$\stackrel{\xaf}{m}$ is the normalized stream wise length,
$\stackrel{\xaf}{m}=m/{m}_{2}$ , and its value is between 0 and 1. In most of the design of impeller, it is usually assumed that there is no pre-swirl air flow at the blade inlet and the flow incidence angle equals 0, which means that (V_{θ}R)_{1} = 0 and
${\text{d}\left({V}_{\theta}R\right)/\text{d}\stackrel{\xaf}{m}|}_{1}=0$ ; additionally, it is also assumed that
${{\text{d}}^{2}\left({V}_{\theta}R\right)/\text{d}{\stackrel{\xaf}{m}}^{2}|}_{1}$ equals to 0. On the other hand, the angular momentum reaches its maximum value (V_{θ}R)_{max} at the blade outlet, and it is also prescribed that
${\text{d}\left({V}_{\theta}R\right)/\text{d}\stackrel{\xaf}{m}|}_{2}=0$ . Due to the requirement for smoothness at the connections between the regions, the first-order derivative on both sides of the two connection points (L and b) should have the same value. The diagrams of the distribution of the V_{θ}R and its derivative along the streamline are shown in Figure 6, in which the derivative,
$\text{d}\left({V}_{\theta}R\right)/\text{d}\stackrel{\xaf}{m}$ , represents the blade loading.

A primary design of the impeller was conducted first by assuming a reasonable angular momentum distribution, similar to those shown in Figure 6. At this

(a) (b)

Figure 6. Schematic diagram of blade loading distribution. (a) Gradient of angular momentum; (b) Angular momentum.

stage, the focus was to optimize the meridional flow path of the impeller, and the outlet width and diameter of the impeller. The diameter of the impeller was only enlarged a little to facilitate the implantation of the new impeller into the compressor. The vaneless diffusor was still adopted. After the primary design, the stall flow rate was further reduced to 9.30 kg∙s^{−1} as much as 0.6 times that of the design point. The simulated results show that the efficiency of the primary compressor at the design point is inferior to that of the original compressor. Therefore, it is necessary to further optimize the blade shape of the primary impeller on the basis of the optimized meridional plane and the main impeller parameters.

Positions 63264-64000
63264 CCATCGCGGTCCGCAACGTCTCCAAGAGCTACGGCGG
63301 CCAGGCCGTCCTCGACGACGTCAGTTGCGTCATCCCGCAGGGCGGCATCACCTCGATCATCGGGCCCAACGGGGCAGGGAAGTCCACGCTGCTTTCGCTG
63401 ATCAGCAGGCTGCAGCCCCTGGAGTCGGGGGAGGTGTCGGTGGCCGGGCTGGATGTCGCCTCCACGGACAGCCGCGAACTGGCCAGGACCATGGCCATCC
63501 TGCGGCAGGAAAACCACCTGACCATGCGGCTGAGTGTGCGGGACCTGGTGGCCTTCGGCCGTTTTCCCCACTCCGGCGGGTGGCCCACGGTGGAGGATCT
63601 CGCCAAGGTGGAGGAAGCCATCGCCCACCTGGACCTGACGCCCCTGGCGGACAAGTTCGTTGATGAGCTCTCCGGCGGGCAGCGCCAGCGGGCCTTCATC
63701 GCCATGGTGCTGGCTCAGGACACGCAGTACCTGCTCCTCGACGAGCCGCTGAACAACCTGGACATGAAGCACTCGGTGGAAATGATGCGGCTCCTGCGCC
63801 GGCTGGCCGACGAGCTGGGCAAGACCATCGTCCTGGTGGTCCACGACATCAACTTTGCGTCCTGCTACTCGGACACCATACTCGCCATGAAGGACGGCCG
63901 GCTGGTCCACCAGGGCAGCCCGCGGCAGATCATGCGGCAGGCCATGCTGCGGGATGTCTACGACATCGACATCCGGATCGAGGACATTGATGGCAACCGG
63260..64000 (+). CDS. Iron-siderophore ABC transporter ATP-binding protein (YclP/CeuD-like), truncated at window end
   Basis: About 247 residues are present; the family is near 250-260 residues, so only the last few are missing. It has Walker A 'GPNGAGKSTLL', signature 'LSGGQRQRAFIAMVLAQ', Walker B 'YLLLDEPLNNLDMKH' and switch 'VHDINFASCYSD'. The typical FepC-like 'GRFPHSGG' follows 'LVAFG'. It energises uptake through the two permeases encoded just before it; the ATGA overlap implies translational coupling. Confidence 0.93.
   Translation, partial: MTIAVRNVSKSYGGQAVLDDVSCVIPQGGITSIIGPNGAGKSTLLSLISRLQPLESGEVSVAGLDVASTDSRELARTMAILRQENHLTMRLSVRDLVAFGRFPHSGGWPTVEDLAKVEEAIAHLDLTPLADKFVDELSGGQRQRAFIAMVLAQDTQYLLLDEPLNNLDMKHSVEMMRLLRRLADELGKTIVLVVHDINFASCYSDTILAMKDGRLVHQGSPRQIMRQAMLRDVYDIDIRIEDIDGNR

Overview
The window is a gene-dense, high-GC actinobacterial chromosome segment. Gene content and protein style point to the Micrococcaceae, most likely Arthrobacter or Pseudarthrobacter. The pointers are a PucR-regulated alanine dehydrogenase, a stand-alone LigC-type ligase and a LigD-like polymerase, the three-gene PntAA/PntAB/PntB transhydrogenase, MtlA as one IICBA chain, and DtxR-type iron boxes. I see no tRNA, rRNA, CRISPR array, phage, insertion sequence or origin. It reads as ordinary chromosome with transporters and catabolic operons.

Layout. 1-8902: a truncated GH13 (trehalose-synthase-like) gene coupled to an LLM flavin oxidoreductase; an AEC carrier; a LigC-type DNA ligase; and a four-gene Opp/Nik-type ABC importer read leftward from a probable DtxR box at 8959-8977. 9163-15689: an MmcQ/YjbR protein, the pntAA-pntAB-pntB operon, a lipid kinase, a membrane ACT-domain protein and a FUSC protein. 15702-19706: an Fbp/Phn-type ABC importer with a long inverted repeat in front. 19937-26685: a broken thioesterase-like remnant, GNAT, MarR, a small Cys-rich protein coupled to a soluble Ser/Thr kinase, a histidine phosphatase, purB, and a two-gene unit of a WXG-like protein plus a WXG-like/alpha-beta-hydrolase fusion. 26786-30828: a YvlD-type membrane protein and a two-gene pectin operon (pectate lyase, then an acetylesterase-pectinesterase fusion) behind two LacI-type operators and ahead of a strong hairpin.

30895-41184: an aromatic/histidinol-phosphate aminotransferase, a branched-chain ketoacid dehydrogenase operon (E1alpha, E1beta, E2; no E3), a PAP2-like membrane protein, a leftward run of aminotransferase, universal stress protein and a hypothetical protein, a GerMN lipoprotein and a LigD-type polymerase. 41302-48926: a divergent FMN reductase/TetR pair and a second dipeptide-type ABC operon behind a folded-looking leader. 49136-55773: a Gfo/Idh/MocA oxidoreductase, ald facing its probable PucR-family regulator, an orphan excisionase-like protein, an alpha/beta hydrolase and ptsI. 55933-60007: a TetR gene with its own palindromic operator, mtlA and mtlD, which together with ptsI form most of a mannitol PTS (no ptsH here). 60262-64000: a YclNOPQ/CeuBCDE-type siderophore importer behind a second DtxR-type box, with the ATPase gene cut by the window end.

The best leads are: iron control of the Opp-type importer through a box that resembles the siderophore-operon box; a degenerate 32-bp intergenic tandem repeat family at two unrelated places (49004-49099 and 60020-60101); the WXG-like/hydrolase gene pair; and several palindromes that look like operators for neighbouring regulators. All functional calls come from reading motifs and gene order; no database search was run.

4. The Sensitivity Analysis of the Parameters in the Angular Momentum Formula

In the expressions of the angular momentum distribution along the streamlines, a coefficient K is introduced. The coefficient K is defined as the ratio of the derivative terms at the two points, L and b, i.e.
$K=\left({\text{d}\left({V}_{\theta}R\right)/\text{d}\stackrel{\xaf}{m}|}_{b}\right)/\left({\text{d}\left({V}_{\theta}R\right)/\text{d}\stackrel{\xaf}{m}|}_{L}\right)$ . In this paper, the V_{θ}R distribution along the streamline is solved by giving the blade inlet angular momentum and the coefficient K, with a given angular momentum at the blade outlet. In fact, the V_{θ}R at the outlet is a given data and is determined by the total input shaft work needed in the impeller. In the present investigation, the V_{θ}R at the outlet has a little higher value near the shroud and a little lower value near the hub (the mean value being the input work needed). Thus, only four variables are chosen to optimize the angular momentum along the streamlines at both the hub and the shroud (the inlet V_{θ}R and the K).

To identify the optimization variables which should have great impact on the compressor performance, the orthogonal design experiment is applied to conduct the sensitivity analysis of the parameters. In this investigation the orthogonal design table L9(3^{4}) is adopted, in which each factor is divided into 3 levels.

To improve the performance at the stall point, it is better to choose negative values of the angular momentum at the inlet of the blade near the shroud and the hub, for this would lead to a small inlet blade angle and could help enlarge the operational range to a smaller flow rates. The three levels for both the V_{θ}R_{shroud} and the V_{θ}R_{hub} are given as −0.75 m^{2}・s^{−1}, −0.50 m^{2}・s^{−1}, −0.25 m^{2}・s^{−1}. Additionally, aft-loaded distribution near the hub and shroud can effectively reduce the secondary flows on the suction side of blade, according to the investigations of References [19] [20] . Thus aft-loaded distribution is applied, and the coefficient K at shroud (K_{shroud}) and hub (K_{hub}) are both divided into three levels, i.e., 3.5, 3 and 2.5. The details of the levels and the design scheme are listed in Table 4.